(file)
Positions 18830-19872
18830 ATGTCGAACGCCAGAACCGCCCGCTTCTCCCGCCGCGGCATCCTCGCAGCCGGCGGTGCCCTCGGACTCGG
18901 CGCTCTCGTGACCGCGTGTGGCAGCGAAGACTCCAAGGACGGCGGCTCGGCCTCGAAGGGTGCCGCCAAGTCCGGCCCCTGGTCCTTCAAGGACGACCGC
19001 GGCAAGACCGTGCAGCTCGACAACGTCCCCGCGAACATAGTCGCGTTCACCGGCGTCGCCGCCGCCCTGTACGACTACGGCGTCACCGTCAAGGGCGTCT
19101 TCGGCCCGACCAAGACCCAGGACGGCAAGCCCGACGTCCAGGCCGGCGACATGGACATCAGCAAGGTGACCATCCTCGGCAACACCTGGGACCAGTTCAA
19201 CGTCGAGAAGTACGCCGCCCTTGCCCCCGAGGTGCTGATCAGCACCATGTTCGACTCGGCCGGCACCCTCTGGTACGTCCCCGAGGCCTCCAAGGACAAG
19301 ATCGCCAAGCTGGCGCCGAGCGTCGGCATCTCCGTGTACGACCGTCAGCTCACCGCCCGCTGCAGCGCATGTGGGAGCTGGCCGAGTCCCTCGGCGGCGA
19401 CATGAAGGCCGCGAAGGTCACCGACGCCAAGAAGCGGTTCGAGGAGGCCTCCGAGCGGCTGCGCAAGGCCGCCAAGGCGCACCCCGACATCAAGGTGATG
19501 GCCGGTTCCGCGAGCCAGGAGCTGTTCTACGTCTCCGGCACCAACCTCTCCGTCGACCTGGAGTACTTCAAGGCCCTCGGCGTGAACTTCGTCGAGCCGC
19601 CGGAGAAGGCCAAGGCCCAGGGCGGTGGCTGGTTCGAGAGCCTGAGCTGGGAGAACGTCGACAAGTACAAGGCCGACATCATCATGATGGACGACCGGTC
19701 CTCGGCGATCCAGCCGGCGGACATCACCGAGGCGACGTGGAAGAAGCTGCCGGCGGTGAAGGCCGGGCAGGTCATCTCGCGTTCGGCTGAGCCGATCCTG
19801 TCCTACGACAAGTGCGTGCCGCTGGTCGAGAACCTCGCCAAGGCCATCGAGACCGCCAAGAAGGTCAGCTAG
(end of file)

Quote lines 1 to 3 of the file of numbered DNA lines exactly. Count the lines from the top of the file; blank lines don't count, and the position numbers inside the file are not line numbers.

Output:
Positions 18830-19872
18830 ATGTCGAACGCCAGAACCGCCCGCTTCTCCCGCCGCGGCATCCTCGCAGCCGGCGGTGCCCTCGGACTCGG
18901 CGCTCTCGTGACCGCGTGTGGCAGCGAAGACTCCAAGGACGGCGGCTCGGCCTCGAAGGGTGCCGCCAAGTCCGGCCCCTGGTCCTTCAAGGACGACCGC